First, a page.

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The Couple Behind Odd Future’s Unlikely Empire

Kevin Lincoln, Buzzfeed

Raised in the trenches of the major-label ’90s hip-hop apex, the Clancys learned how the old heads thought, and how the old business worked and didn’t. And when they serendipitously encountered a squad of gifted kids, the rawest of raw material, they took their knowledge of the trade and subverted it and became architects of a new system. They’re building careers, not hits, and by already branching out into filmmaking and commercial production and a brand-consulting company before most of these kids are old enough to so much as buy a six-pack, and before some of them have so much as completed proper albums, they’re bending the industry to fit their artists, not the other way around.

Buzzfeed’s Kevin Lincoln profiles Christian and Kelly Clancy — 42 and 33 respectively — the managers of hip hop’s wildest and most innovative group, Odd Future, which includes R&B superstar Frank Ocean.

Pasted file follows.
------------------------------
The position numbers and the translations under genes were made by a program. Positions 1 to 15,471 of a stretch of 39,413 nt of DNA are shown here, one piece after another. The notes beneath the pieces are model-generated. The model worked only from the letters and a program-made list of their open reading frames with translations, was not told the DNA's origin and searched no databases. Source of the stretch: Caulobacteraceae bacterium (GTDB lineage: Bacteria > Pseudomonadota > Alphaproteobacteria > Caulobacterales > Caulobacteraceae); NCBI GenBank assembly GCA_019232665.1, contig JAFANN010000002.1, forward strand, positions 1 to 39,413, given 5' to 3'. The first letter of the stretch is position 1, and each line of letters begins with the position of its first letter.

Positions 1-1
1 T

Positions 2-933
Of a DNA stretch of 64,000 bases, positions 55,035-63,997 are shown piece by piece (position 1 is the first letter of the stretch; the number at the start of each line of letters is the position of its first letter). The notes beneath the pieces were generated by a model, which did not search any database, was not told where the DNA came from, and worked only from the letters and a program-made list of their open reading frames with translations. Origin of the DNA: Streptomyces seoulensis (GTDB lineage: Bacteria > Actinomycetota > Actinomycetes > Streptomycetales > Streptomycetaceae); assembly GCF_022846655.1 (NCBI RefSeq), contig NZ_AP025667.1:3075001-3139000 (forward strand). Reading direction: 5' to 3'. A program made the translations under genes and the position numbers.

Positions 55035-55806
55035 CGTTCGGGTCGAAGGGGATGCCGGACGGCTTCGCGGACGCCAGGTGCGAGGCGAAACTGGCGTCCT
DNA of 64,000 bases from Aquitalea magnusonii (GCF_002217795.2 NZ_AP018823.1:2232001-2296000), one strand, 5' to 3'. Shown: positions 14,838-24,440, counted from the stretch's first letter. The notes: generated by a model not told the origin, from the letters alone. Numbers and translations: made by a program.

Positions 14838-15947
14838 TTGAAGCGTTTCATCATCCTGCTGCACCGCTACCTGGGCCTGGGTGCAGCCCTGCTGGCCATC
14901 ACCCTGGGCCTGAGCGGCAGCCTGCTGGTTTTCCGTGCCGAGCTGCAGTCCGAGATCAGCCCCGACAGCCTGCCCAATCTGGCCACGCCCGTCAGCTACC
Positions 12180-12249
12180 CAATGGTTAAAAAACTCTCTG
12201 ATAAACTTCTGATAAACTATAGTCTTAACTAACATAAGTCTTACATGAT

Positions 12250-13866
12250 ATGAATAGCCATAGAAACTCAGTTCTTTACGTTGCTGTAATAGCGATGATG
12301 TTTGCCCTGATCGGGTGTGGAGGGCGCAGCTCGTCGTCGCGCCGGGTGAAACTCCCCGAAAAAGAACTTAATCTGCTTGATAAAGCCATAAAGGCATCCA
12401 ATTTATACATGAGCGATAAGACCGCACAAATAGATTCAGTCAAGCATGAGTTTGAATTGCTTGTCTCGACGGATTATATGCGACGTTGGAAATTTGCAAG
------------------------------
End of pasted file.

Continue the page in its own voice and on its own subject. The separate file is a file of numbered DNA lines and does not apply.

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The Tainted Holy Grail

Magna Carta Holy Grail Exhibit1

When an iconic musician like a Jay-Z releases a record in this day and age, there are two assurances; the album will be feverishly discussed, criticized, and picked over, and it will leak. Back in 2011, Jay-Z and Kanye West changed the rules of the game when their collaborative album Watch The Throne was released on iTunes a week ahead of its physical release to brick and mortar outlets, becoming one of the first major acts to avoid the previously inevitable leak altogether. Building upon that success, Jay-Z decided to change the rules once again, striking a deal with Samsung, which was both concurrently astounding (for Jay-Z) and mind-blowingly inept (for Samsung).